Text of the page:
3. It’s easy to find. Every now and again Target surprises me by adding an unusual or hard-to-find game of quality to its wares, but that feels rarer and rarer these days as it descends into a soulless purgatory of Whack-a-Mole rip-offs and creaky Monopoly reskins. Usually, a game of this caliber would have to come from a specialty game store, which are hard enough to find as it is. But Barnes and Noble seems to have put the pedal to the metal on fine gaming recently. Their revamped Games section also carry such gamer’s games as Agricola, Dominion, and Settlers of Catan (about time this stealthy juggernaut reached the shores of mainstream stores).
  4. It’s co-operative. So many games pit me versus you, and that’s fine. But it’s a real gem to find a game that lets everybody in the family work together to defeat the game itself. We dither and dicker and barter about who will do what as tension mounts and the game races to defeat us. This means all ages can play, from my 6 to my 10 to us adults. A rare bird.
  5. It’s easy to learn and quick to play. For some people, those two criteria are deal breakers if unmet, and I’m happy to put to ease the minds of those reluctant gamers who look at rows of pretty components and have visions of a 12-hour Risk marathon. This is nothing of the sort. The rulebook is particularly well-written for getting a game up and running on the fly.

These are reasons enough to buy it. You have my permission to stop reading if you, as I assume, are so filled with the Gaming Spirit you must leap to your feet and flee to B&N. If your knees are a bit sore, or you need to finish your morning coffee, I give you leave to take another minute to contemplate the beauty of the gameplay.

You and your team of explorers have touched down on a mysterious island on the hunt for artifacts from an ancient civilization. But the moment you touch down, an ancient curse causes the island to begin sinking. Can you find the four artifacts and escape on the helicopter before the island swallows you all? Can you?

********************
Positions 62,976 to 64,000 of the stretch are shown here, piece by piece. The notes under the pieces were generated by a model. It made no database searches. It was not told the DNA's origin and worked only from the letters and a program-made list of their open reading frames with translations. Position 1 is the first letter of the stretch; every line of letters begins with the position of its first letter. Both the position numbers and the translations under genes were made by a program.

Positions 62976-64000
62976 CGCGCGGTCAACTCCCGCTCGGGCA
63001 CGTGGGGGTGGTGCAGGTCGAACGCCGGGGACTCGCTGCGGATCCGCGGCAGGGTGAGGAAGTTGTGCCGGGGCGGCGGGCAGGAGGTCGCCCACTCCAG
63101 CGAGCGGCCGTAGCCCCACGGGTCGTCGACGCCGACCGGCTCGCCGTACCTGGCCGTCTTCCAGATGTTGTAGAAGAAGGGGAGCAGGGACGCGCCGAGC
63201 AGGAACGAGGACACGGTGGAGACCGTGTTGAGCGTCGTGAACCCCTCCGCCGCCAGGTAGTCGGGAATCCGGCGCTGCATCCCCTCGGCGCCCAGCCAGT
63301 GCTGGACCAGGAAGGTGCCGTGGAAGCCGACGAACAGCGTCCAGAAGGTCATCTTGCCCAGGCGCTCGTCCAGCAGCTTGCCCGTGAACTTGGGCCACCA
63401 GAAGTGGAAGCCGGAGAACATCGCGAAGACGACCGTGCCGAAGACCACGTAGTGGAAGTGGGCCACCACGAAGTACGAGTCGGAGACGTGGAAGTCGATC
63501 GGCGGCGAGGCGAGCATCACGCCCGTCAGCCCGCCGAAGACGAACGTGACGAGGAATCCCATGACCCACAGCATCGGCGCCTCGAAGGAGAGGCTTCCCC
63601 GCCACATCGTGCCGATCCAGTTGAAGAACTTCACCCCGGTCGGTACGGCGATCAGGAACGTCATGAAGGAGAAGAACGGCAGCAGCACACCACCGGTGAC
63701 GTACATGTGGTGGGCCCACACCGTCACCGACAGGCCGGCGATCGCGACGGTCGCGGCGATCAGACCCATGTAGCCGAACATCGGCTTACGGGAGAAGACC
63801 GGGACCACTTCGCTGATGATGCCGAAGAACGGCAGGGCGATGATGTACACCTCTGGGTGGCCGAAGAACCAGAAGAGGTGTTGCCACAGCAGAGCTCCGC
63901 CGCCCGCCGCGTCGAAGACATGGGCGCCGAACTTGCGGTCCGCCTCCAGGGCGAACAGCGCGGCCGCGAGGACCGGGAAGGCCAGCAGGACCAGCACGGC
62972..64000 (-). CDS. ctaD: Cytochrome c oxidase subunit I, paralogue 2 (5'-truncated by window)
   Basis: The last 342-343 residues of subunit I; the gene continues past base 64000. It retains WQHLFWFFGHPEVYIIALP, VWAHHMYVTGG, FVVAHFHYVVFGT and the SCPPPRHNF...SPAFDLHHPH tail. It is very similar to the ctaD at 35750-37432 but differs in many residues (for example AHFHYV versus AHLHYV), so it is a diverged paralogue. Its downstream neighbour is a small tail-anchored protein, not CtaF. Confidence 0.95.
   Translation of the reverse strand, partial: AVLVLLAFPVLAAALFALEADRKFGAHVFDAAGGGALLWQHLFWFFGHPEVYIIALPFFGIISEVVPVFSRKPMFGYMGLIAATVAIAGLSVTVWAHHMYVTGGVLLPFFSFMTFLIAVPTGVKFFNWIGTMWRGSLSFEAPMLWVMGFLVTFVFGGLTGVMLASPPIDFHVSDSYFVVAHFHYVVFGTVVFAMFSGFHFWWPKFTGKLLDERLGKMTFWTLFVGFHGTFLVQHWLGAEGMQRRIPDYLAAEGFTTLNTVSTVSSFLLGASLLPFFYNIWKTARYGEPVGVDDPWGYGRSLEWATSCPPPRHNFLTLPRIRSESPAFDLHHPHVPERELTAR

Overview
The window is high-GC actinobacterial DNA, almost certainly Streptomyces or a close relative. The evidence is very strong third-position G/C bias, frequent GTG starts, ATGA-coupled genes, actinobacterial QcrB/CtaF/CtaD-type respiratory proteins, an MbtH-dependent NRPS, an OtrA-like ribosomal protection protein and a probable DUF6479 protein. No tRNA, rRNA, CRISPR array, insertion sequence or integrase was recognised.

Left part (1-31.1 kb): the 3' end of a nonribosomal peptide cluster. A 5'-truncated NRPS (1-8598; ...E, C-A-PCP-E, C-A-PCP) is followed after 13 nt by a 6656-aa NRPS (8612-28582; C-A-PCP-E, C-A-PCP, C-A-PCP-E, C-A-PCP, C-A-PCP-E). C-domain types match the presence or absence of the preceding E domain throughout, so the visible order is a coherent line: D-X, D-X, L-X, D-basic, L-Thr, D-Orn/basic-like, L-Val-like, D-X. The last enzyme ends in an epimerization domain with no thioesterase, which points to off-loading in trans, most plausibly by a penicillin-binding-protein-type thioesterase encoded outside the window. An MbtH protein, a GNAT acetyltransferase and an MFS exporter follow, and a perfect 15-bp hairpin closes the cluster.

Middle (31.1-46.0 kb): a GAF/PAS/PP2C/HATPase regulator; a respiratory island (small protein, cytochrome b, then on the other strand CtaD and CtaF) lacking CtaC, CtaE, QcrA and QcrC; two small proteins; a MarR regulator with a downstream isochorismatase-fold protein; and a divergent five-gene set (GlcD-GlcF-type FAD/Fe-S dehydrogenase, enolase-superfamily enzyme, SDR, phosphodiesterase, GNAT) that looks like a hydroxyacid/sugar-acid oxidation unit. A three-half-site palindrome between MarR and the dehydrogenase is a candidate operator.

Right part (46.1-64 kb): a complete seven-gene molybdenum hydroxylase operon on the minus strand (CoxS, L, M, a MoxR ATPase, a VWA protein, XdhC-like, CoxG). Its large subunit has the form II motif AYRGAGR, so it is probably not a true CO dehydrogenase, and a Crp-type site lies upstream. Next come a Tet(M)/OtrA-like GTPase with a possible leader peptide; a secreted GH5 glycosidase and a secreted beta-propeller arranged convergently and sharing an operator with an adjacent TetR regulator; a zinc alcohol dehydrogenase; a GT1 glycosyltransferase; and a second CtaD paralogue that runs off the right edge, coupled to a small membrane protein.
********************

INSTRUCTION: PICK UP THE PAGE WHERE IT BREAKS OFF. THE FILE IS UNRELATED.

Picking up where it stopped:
Early in the game, and already we're missing chunks of island.

The actions you can take on each turn are simple: Move. Give a card to another player. Claim an artifact. “Shore up” one of the island pieces (when a tile begins to sink, you flip it over to reveal a washed-out image; this means that a tile is starting to sink. But you can still keep it from sliding into the abyss, if you are swift!).

After your movements you draw cards that help you collect treasure — but which also might trigger the dreaded “Water Levels Rise” action, wherein the island sinks even further.

Later still in the game, and it's starting to feel a little moist around our ankles.

My kids actually shake with anticipation at this point, as the island creeps closer and closer to swamping us. As we scour the island for treasure cards, we shore up crucial pieces of land to keep them from disappearing. The game can beat you two ways: if the right kind of tiles disappear (the tiles where you can claim an artifact), or if the helicopter pad sinks. As these two types of tiles become imperiled, everyone begins to get antsy.

“We’ve got to save the Temple of the Moon!”

“But I need to give you my treasure card so you can claim the chalice!”

“I know, but the waters are due to rise, and if we lose the temple, the game is over!”

“Maybe we can give the chalice cards to someone else so they can claim it before your turn!”

“No time, I’ll never make it over there! We’ve got to take our chances that the Palace of Tides won’t sink before my turn.”


And so on. But when you win — and it’s been about 50-50 so far when we play — the table breathes a sigh of relief as you board the helicopter with your salvaged booty and take flight.

For $15? That’s more than a great purchase. It’s a required purchase. I require you. Go. Now.

Oldest Boy celebrates our victory by re-enacting our helicopter escape from the island. Note the three upside-down tiles in front of the pink-robed girl, representing the last soggy patches of land on the isle; this one was a nail biter.